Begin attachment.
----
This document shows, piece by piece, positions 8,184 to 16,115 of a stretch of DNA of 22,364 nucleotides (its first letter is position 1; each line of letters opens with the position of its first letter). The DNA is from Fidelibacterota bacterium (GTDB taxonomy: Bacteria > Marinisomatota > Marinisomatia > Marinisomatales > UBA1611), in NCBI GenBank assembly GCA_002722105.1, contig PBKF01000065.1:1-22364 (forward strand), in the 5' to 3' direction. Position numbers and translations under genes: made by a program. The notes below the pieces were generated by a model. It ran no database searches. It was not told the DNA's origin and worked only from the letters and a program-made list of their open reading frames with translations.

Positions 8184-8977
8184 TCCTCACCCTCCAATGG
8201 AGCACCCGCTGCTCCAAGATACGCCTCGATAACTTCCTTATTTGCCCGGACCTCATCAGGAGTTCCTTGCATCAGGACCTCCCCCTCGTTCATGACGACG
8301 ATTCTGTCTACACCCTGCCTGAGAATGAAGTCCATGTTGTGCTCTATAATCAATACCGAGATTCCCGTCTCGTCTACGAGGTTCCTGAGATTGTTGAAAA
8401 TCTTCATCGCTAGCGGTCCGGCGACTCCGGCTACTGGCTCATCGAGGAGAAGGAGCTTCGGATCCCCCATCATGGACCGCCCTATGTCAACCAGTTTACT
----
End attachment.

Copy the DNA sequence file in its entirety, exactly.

This document shows, piece by piece, positions 8,184 to 16,115 of a stretch of DNA of 22,364 nucleotides (its first letter is position 1; each line of letters opens with the position of its first letter). The DNA is from Fidelibacterota bacterium (GTDB taxonomy: Bacteria > Marinisomatota > Marinisomatia > Marinisomatales > UBA1611), in NCBI GenBank assembly GCA_002722105.1, contig PBKF01000065.1:1-22364 (forward strand), in the 5' to 3' direction. Position numbers and translations under genes: made by a program. The notes below the pieces were generated by a model. It ran no database searches. It was not told the DNA's origin and worked only from the letters and a program-made list of their open reading frames with translations.

Positions 8184-8977
8184 TCCTCACCCTCCAATGG
8201 AGCACCCGCTGCTCCAAGATACGCCTCGATAACTTCCTTATTTGCCCGGACCTCATCAGGAGTTCCTTGCATCAGGACCTCCCCCTCGTTCATGACGACG
8301 ATTCTGTCTACACCCTGCCTGAGAATGAAGTCCATGTTGTGCTCTATAATCAATACCGAGATTCCCGTCTCGTCTACGAGGTTCCTGAGATTGTTGAAAA
8401 TCTTCATCGCTAGCGGTCCGGCGACTCCGGCTACTGGCTCATCGAGGAGAAGGAGCTTCGGATCCCCCATCATGGACCGCCCTATGTCAACCAGTTTACT